By Reid GanttWould you believe that a stainless steel washer could cause an estimated $20,000 in damage to your boat? That was an estimate given to remove and repair my diesel fuel tank.
Earlier this year, my wife, Karen, and I were on our 1983 twin diesel Atlantic 30 in Sneads Ferry, North Carolina, when I saw a sheen of diesel on the water. Further investigation revealed a leak in the port fuel tank.
I had repowered with new engines and new 100-gallon aluminum fuel tanks just eight years earlier. When I started the port engine to determine the location of the leak, fuel sputtered out near the rear. I was relieved as the rear of the tank was the only place that had room to make the repairs.
I found instructions online for repairing an aluminum fuel tank and ordered a Fuel and Metal Tank Repair Kit from JB Weld. Before heading home, I pumped fuel into the starboard tank, pumped the remainder into 5-gallon fuel cans, and cleaned diesel from the bilge.
Scoping out the problem
On our next trip down to the boat, our son brought his bore scope camera. It has a long, flexible extension that transmits the view to his cellphone. We raised up the rear of the tank to search for the leak but couldn’t find one in the tank’s last 24 inches. This meant the leak was farther forward where it would be impossible to gain access for a repair.
Examining all the options
I began to look at all possible options.
Option 1: I contacted two boatyards, including the one where I had the engines and tanks replaced. To gain access and remove the tank, the work would entail removing the sliding glass door at the rear of the boat, the dinette seating, air conditioner, galley, floor panels, generator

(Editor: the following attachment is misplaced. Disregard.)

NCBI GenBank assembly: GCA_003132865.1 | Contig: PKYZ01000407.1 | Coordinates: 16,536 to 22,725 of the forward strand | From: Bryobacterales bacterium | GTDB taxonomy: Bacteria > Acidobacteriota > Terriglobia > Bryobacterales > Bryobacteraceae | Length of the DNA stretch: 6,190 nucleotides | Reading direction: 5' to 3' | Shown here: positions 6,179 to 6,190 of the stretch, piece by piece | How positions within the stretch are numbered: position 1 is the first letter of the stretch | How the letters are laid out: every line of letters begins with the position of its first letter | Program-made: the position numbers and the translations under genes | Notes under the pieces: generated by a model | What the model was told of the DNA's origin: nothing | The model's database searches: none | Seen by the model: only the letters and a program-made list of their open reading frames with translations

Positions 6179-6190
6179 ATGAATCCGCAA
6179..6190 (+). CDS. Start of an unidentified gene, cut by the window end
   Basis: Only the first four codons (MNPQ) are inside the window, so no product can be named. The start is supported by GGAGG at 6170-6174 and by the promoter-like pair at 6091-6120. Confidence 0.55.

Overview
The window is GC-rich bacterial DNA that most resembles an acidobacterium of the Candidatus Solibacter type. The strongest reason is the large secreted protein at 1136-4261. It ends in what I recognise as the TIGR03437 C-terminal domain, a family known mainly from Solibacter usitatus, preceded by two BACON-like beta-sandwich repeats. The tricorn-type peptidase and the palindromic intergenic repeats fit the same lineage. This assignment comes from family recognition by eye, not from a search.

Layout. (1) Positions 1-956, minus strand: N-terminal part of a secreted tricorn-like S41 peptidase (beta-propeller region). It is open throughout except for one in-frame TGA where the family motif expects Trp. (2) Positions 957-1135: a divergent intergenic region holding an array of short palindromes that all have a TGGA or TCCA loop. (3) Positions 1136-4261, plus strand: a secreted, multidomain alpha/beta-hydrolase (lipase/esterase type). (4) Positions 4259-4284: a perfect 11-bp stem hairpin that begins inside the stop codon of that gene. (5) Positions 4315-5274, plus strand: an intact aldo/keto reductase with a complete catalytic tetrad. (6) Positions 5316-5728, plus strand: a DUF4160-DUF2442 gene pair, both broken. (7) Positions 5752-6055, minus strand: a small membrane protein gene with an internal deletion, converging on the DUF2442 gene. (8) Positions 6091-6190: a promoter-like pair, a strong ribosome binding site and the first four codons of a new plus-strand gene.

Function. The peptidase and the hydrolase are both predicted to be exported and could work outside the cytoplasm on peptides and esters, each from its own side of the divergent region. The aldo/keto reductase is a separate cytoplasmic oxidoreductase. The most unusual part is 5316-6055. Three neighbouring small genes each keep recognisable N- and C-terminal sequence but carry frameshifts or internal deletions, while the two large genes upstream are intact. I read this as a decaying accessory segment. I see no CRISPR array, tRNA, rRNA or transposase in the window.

Option 2: Someone at the marina wondered if the side of the hull could be cut to allow access to the fuel tank. I didn’t like that option as the cut would be near the waterline, and I was leery of repairs in that area.
Option 3: Sell the boat for a loss. We love our boat and definitely didn’t want to sell it.
Option 4: Cut the tank and remove it piece by piece.
I chose option 4. I ordered an electric nipper for $840 that had the capacity to cut 10-gauge aluminum. A nipper is like an electric hole punch that punches out pieces as you move the tool. I also bought an electric circular saw with several metal-cutting blades. This wasn’t going to be an easy task because of the confined space, awkward work area and the summer heat.
Removing the old tank, culprit found
It took me 28 hours over several days to cut the aluminum into small enough pieces to be removed through the engine hatch.
Midway through cutting the tank, I found the area where the leak occurred. After cutting and removing that section, I found the culprit: a stainless steel washer, underneath where the tank had been.
How could a washer create a hole in a fuel tank? It was caused by galvanic corrosion, in which two dissimilar metals come in contact with one another in a saltwater environment.
I don’t know how the washer got under the tank, but it probably fell under while the tank and engine replacement were underway. After eight years, the galvanic corrosion ate through the 10-gauge aluminum tank.
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